This Pizza Is Not Conform With My “Rules For a Good Pizza” – But I Love It!

Pizza from Pizzarium in Rome

Rule #1: A good pizza is thin and crisp. This pizza is thick and soft.

Rule #2: A good pizza is baked free form. This pizza is baked in a rectangular black deep pan.

Rule #3: A good pizza is baked in a wood burning stone oven. This pizza is baked in an electrical oven.

Yet, it is one of the best pizze I have ever eaten. I go there at least once a week to get my dose of pizza. In fact, maybe I shouldn’t call it a pizza. The dough is so tasty, it is made with high-quality artisan flour and slowly matured with natural yeast. It is not there just to showcase the ingredients on it (which are always the best quality) but is in itself a dream.

Where to get it? You have to come to Rome and go to Pizzarium. This smallest shop manages to produce the best pizza (and bread! real bread, not the usual Italian airy stuff) in Rome. You will have to eat it standing up (you can have some of the best micro-brew beers of Italy and Europe with it), or take it with you.

Oh, wait, this is the philosophy of the owner (and chef):

Philosophy of Pizzarium

“It cannot be denied that nourishment is of high importance. It is the primary necessity of humans and it shouldn’t be dealt with lightly, given that it represents the biggest coefficient of health, and one of the joys of existence. Science shows that the food prepared in a simple but careful way is the healthiest, since it stimulates the appetite and restores the stomach, which is the most important human organ.”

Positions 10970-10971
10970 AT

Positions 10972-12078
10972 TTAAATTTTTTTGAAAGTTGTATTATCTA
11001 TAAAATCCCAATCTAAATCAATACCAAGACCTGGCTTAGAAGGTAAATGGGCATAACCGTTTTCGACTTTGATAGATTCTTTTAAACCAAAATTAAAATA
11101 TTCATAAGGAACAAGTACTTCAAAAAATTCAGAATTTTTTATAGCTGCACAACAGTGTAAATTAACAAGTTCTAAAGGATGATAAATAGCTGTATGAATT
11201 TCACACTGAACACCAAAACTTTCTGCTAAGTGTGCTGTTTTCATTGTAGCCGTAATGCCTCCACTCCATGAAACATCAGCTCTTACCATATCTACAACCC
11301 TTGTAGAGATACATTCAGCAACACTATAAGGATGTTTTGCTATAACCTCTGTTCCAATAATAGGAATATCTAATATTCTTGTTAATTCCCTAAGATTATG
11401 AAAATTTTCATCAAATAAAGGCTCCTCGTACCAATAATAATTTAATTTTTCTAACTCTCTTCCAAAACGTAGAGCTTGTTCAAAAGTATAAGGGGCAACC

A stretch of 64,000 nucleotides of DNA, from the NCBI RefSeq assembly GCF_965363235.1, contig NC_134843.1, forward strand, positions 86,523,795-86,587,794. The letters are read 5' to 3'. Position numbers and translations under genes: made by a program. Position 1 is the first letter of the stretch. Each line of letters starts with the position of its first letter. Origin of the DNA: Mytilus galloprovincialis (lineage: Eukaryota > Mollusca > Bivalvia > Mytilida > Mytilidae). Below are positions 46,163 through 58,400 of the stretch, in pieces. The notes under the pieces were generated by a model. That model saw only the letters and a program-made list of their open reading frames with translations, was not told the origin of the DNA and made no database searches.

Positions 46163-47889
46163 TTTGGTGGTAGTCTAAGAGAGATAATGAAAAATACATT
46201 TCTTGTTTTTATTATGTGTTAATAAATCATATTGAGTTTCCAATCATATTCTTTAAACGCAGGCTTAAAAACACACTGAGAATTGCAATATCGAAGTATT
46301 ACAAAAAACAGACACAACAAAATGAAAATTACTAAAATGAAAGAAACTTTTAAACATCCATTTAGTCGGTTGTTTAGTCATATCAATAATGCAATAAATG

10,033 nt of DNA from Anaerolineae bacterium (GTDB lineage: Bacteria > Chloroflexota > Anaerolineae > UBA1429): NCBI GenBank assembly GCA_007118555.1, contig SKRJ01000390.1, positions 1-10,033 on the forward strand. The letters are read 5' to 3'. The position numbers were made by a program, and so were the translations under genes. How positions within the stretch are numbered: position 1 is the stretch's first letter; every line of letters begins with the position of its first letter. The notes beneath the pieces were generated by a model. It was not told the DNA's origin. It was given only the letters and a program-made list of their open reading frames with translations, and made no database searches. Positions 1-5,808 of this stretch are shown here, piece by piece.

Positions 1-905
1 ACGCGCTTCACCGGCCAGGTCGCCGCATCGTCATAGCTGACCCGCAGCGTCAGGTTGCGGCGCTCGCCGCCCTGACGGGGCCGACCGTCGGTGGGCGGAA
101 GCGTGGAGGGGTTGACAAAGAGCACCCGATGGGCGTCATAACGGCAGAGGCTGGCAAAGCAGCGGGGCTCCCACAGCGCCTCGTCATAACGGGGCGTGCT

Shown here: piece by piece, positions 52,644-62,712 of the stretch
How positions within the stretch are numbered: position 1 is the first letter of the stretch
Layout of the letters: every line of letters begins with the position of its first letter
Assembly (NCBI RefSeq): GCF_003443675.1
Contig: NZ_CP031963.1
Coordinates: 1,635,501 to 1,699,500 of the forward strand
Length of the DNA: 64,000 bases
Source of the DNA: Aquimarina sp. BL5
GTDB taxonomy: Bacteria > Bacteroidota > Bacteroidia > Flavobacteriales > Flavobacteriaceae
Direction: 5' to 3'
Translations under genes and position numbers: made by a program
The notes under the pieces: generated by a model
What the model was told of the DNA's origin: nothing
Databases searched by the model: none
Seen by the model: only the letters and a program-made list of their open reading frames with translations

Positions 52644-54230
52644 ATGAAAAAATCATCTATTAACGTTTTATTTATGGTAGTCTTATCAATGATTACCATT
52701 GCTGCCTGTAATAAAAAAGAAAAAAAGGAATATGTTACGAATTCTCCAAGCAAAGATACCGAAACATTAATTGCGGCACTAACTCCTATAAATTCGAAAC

You gotta love this guy.

7 Responses

  1. Have you already try the 3 most popular pizzerie? Baffetto, il Paino and Montecarlo? My favourite is Baffetto, maybe too turistic but really “romana”

  2. rossdibi, no, still haven’t been in any of them, though I am aware of them all. Still waiting to go to Sforno as well. Till now, we are very happy with Giacomelli for Roman-style pizza, been there around 10 times and never seen any non-Italians there. And for Pinsa we tried La Pratolina, which we didn’t like neither as much as Roman pizza nor Pizzarium.

  3. You know Rome more than me.
    Do you love tea? Maybe in that case I can suggest a wonderful shop…I’m scared. Maybe you know it already

  4. ah, the owner of the teashop is a sommelier like you

  5. rossdibi, you are joking. Of course I don’t know Rome as good as you. I just happened to know something…
    I don’t exactly love tea, but like some lighter teas like green and white. And no, I don’t know any tea shop yet! Please do tell me the name of the shop. And the owner is a sommelier! Maybe we can go there together?

  6. That little shops has all the possible teas. It’s in the city center. Look here: http://www.biblioteq.it/
    Of course we can go together. Just mail me
    The shop is also “famous” for pepper and chocolate. Deliciuous are their almonds with gianduia (a type of chocolate)

  7. Hi. A few weeks before we went to Rome for an extended weekend, we chanced to see on French TV a documentary called “Secret Rome”. “Pizzarium” was in it, we noted down the address, and we went. Whereas we were a bit taken aback by the fact that you have to stand up to eat, the various square pieces of pizza (note I did not write “slices”) we tried were all delicious. We will never forget eating that wonderful food there. As I won’t ever forget the simple “Margarita” pizza I once ate in Napoli.

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